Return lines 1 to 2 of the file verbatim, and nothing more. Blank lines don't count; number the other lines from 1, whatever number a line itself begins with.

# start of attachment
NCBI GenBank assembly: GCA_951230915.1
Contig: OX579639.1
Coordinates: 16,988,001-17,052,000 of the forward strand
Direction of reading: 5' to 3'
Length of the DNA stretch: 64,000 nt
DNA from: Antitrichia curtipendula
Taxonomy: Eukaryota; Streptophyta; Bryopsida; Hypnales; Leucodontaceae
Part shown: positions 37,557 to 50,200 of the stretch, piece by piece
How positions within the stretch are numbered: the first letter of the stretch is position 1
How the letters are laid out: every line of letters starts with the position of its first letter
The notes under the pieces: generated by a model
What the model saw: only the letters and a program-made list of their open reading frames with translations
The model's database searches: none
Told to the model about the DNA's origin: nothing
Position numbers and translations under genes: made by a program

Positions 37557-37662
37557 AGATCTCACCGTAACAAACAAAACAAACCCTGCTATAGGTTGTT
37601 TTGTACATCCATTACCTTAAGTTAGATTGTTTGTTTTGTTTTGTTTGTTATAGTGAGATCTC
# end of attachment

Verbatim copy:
NCBI GenBank assembly: GCA_951230915.1
Contig: OX579639.1